When Tim Raines, Ivan “Pudge” Rodriguez and Jeff Bagwell are inducted in the Baseball Hall of Fame today, it will mark the start of a new era of voting by writers that could signal some profound, if gradual, changes to the process.
The infusion of advanced statistics has created many new conversations about who’s worthy of inclusion, and who’s not. The issue of performance-enhancing drugs has ratcheted up emotions enormously, especially among an aging group of baby-boom voters not always enamored with sabermetrics.
Jay Jaffe, author of the newly released “The Cooperstown Casebook,” has made an innovative case for a numbers-based selection criteria and also welcomes the steroids-tainted likes of Bobby Bonds and Roger Clemens.
It didn’t take long for my bullishness about the future of media and online sports journalism, even during the truly dark days of the recession a few years ago, to get roundly skewered on a sportswriters’ message board.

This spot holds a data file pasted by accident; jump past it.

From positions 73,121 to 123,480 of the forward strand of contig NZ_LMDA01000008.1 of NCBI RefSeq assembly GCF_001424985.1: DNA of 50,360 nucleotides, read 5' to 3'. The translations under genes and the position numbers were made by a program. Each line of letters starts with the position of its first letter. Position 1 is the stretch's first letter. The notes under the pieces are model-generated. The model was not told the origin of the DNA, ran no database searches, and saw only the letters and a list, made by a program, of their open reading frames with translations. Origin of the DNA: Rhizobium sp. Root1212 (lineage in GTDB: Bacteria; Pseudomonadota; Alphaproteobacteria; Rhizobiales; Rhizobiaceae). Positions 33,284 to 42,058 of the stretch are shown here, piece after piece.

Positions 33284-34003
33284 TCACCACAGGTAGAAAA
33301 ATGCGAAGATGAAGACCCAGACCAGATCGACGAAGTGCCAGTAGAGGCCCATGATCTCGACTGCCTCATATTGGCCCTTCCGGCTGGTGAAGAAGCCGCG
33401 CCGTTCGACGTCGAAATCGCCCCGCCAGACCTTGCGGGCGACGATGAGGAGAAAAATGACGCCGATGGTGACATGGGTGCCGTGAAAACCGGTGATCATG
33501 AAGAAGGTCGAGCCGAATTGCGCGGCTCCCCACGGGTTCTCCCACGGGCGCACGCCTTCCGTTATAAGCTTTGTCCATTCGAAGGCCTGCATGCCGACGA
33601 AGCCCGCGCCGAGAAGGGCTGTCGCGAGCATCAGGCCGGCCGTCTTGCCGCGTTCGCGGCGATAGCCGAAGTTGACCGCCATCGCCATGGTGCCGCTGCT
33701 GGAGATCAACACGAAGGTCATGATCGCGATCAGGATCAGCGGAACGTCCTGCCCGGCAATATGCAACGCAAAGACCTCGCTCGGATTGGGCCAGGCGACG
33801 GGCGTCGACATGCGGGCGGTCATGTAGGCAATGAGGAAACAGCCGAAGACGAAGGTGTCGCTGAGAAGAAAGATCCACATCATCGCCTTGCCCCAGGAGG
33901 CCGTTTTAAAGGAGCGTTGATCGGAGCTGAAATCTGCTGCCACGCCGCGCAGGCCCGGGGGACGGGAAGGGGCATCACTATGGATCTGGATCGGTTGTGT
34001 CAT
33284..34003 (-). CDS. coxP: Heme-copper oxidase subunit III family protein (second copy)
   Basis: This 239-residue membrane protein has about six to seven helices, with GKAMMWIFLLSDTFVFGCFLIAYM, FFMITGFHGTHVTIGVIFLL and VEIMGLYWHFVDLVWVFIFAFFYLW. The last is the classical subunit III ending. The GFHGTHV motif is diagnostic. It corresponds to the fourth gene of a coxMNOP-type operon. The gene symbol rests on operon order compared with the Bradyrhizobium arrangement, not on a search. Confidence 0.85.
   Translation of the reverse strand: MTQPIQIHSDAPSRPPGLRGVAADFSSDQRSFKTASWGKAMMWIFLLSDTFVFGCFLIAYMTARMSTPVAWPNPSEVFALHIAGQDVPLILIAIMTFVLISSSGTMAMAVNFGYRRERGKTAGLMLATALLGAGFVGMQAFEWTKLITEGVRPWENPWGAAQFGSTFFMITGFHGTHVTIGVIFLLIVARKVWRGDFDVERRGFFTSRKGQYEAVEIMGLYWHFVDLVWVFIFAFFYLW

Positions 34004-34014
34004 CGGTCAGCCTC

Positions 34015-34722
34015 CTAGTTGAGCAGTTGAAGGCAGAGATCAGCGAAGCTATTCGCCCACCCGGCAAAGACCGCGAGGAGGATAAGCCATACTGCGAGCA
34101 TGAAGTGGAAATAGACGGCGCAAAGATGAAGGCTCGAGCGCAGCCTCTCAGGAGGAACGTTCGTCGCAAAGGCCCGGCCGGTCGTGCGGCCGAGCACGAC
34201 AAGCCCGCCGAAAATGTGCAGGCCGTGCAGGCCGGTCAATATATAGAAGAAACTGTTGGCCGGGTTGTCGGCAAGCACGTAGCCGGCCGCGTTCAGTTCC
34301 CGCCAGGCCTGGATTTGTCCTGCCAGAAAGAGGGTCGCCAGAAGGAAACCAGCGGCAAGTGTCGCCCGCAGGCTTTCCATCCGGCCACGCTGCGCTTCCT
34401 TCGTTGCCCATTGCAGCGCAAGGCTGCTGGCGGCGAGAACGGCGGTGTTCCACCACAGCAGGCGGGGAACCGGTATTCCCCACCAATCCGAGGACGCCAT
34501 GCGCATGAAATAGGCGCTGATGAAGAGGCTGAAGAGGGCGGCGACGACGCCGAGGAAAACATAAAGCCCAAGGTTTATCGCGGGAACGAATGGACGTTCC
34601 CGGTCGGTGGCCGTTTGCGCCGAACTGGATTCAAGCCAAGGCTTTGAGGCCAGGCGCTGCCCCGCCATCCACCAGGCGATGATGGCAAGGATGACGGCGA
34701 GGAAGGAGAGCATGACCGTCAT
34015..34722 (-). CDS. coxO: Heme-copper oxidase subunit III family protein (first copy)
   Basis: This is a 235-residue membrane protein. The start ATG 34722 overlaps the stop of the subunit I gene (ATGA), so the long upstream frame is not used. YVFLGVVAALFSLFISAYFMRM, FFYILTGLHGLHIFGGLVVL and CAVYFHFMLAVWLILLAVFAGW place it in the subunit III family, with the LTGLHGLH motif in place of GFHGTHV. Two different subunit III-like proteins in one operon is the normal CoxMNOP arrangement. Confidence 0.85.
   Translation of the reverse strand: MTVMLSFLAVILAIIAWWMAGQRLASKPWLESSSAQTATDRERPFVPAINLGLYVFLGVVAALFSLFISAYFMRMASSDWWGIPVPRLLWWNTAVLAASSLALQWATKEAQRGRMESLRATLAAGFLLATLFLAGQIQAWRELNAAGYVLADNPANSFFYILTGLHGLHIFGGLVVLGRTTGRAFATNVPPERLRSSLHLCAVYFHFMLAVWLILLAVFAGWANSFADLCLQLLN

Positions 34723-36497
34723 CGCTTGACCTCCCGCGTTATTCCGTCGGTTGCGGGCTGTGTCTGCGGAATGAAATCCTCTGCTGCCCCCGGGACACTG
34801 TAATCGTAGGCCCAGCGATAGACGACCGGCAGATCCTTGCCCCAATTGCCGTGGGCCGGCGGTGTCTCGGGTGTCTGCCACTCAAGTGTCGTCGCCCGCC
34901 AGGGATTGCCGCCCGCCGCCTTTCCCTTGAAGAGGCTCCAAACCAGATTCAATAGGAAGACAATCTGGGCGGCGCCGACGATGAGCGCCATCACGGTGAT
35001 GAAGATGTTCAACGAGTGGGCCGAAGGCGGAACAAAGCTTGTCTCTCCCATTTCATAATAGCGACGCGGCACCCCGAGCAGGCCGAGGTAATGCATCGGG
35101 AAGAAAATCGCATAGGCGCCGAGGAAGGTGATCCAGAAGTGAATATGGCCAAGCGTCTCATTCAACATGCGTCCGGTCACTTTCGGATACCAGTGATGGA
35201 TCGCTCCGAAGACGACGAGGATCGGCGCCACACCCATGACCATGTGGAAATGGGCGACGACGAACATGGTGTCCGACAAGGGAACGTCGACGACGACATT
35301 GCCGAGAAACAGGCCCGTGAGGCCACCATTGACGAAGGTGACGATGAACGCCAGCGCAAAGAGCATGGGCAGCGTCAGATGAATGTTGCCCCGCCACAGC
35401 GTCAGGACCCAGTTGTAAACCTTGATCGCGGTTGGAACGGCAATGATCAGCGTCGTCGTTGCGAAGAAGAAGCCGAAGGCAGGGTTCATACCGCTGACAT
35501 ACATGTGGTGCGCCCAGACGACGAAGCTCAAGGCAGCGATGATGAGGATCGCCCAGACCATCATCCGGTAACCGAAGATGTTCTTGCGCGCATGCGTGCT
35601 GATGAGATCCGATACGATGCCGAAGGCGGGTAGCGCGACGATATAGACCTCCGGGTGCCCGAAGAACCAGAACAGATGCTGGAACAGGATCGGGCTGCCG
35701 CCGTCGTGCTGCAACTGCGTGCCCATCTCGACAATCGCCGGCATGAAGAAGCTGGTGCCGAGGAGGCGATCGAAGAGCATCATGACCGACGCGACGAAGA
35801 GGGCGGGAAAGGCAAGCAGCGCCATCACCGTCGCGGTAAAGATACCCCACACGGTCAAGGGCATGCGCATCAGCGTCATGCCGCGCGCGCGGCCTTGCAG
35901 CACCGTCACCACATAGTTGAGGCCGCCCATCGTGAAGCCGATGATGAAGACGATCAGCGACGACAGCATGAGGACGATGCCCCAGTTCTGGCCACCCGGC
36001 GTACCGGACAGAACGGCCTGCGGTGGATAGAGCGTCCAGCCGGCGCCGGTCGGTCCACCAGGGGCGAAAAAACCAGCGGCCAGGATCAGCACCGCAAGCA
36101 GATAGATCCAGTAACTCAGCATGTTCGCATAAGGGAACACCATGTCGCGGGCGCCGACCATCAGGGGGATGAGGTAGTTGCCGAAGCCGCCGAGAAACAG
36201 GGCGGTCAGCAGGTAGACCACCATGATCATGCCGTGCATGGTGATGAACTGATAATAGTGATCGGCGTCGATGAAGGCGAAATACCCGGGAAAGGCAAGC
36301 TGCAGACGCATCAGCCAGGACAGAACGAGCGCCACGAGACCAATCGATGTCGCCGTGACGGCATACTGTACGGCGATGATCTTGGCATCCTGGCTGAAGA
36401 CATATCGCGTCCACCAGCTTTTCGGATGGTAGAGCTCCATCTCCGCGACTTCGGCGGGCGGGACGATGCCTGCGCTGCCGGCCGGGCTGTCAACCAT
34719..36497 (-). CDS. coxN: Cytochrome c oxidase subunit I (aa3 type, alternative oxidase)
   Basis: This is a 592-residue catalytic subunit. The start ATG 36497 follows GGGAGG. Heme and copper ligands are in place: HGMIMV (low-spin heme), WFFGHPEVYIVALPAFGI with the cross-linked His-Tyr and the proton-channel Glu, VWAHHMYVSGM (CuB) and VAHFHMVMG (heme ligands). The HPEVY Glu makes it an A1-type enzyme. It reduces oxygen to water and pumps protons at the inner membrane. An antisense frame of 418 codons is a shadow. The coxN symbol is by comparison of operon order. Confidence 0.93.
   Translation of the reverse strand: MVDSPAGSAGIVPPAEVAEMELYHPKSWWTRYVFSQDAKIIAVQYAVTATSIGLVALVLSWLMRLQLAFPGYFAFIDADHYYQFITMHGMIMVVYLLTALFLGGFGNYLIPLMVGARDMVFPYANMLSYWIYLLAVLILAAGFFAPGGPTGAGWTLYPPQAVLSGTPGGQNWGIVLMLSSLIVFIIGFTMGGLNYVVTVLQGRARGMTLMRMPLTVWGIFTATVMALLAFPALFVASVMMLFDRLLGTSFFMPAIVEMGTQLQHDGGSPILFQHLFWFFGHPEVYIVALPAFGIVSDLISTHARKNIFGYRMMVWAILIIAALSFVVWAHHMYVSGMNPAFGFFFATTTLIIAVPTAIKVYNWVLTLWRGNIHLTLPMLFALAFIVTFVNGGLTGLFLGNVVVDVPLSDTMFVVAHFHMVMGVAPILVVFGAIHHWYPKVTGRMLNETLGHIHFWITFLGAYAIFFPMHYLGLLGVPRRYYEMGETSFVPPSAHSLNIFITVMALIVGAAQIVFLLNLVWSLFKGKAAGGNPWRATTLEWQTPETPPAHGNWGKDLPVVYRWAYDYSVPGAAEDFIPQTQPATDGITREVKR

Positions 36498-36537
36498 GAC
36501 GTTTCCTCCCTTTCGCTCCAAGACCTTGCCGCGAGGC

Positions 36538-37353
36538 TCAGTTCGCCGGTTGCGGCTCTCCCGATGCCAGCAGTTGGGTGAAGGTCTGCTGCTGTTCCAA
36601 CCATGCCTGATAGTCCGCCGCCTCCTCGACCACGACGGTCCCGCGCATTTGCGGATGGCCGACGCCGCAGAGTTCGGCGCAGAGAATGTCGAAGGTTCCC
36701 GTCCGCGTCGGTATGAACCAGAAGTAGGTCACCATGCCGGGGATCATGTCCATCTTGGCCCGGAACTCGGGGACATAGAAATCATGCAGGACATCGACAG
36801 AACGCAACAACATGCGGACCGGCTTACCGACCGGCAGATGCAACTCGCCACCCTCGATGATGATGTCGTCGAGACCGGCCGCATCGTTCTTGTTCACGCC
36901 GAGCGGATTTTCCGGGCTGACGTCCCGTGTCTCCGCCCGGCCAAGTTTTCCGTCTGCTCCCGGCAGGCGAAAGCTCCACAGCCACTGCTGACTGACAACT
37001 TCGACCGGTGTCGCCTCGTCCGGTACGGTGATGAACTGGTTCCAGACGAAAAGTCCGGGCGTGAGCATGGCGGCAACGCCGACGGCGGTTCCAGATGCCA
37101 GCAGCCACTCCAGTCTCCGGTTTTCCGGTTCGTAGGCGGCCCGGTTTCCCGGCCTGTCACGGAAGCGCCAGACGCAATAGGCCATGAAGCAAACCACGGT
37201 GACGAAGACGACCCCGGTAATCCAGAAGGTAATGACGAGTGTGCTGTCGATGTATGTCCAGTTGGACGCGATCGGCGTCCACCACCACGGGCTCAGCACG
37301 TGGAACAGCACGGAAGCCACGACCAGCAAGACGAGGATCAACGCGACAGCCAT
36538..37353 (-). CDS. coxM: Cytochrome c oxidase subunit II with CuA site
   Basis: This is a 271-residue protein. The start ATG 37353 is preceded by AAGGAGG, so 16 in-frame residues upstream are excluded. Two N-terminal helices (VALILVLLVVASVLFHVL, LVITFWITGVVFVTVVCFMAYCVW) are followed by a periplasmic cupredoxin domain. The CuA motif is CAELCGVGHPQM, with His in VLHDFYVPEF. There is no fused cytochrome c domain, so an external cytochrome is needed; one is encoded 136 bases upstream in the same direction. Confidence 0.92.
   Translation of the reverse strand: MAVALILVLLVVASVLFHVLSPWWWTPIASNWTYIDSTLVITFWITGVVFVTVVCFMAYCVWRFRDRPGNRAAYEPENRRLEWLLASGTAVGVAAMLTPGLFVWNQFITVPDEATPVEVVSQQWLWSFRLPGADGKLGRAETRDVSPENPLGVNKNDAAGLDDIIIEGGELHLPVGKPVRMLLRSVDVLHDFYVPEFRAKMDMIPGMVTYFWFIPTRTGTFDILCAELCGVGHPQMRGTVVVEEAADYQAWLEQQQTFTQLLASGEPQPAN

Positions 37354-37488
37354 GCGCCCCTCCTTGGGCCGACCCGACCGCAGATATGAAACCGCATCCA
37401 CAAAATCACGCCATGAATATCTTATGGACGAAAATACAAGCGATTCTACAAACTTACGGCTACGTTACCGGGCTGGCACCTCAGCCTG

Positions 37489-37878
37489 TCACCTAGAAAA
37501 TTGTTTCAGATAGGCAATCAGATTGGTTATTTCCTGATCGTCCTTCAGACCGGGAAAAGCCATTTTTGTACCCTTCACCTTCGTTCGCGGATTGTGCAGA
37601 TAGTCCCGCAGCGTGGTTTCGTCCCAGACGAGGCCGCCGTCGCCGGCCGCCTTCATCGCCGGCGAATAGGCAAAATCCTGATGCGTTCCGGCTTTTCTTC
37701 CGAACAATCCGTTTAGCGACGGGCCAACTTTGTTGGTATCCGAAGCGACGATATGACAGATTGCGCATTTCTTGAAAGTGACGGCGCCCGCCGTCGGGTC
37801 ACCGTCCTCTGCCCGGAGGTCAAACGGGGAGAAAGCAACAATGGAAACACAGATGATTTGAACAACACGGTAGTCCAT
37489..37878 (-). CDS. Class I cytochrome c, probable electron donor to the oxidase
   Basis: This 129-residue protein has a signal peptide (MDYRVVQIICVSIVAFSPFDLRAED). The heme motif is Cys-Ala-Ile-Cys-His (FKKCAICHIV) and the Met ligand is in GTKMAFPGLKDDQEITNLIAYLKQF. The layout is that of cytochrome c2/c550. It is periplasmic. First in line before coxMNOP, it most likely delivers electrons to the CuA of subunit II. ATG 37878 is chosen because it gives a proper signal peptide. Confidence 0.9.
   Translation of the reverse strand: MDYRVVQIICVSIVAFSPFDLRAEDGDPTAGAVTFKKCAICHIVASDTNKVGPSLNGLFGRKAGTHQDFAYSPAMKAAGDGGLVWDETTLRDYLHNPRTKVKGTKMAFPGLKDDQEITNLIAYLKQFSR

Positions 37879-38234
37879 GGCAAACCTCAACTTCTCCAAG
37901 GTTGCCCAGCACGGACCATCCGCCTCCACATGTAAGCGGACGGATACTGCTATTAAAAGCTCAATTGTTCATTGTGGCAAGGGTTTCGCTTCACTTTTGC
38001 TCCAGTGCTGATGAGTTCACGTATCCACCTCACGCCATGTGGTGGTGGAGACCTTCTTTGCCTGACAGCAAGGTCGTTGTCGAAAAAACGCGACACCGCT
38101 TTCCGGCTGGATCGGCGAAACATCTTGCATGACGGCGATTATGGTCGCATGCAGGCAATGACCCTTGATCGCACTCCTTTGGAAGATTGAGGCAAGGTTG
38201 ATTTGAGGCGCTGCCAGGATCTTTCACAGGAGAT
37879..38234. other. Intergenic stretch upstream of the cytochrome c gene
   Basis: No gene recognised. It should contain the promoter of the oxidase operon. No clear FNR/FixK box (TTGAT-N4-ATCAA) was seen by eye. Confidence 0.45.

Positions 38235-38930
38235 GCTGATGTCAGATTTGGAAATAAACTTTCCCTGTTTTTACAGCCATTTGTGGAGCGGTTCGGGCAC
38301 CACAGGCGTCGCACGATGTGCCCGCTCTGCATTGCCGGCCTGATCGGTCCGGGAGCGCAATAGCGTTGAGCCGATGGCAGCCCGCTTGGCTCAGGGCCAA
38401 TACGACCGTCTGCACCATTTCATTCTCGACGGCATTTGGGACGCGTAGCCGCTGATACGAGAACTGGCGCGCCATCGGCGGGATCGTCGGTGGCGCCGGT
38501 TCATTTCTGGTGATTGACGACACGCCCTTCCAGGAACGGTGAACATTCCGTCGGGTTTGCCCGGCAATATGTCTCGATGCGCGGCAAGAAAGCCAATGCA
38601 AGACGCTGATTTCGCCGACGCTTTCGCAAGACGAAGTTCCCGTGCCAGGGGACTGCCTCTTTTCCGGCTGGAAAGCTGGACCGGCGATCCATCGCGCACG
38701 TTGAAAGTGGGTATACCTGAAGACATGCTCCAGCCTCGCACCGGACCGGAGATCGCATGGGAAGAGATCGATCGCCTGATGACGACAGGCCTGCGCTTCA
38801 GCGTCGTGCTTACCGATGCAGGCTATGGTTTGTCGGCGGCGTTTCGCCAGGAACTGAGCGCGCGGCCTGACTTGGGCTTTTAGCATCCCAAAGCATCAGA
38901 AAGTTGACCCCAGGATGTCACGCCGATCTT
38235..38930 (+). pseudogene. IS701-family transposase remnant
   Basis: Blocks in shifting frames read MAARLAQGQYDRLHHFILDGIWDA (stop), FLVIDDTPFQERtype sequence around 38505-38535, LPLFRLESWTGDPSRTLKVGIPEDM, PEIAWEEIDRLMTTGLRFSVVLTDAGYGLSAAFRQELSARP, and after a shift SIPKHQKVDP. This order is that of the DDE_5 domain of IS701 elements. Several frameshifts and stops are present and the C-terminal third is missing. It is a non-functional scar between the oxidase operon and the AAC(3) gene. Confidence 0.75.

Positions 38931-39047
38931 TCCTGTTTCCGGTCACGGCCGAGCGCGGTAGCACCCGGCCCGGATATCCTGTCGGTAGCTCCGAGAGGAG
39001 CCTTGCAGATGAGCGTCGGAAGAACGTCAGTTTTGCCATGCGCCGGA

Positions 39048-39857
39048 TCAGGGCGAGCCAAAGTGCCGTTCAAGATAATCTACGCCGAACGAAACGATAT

I had left the newspaper world in late 2008, after several years as an online editor. I knew it was going to be lean for me and for many others for a while, if not life-altering, and this has certainly come to be the case.
Stringing along as a freelancer and contractor, in between a few brief full-time jobs, has become the norm for too many of us of a certain age (hint: not young) who still cannot imagine doing anything but the news.
In my corner of North America, the wilting heat of the summer (compounded by a broken home air conditioner) had me reaching for some weather-related things to read, and ironically enough, actually cooled me off a little. So has a deep immersion in Roger Angell’s wondrous “The Summer Game.”
July is actually my favorite month of the baseball season, aside from October. I enjoy the historical backdrops of the All-Star Game and Baseball Hall of Fame induction ceremonies, and it’s also when I dig into some substantial baseball reading outside the winter.
I’m including in this week’s abbreviated newsletter a few stories (and a couple of fine podcasts) that I hope you’ll find worth your time, and I’ll return next week with a more robust Digest.
The day after the Society for American Baseball Research wrapped up its annual conference in New York, one of the organization’s most beloved members passed away.
David Vincent, 67, was dubbed “The Sultan of Swat Stats” by former ESPN baseball writer Jayson Stark for his prodigious research into the game’s most prodigious statistical category—that of the home run.
In the many tributes that followed Vincent’s July 3 death due to stomach cancer, his impact on baseball numbers and history beyond that one category is immeasurable.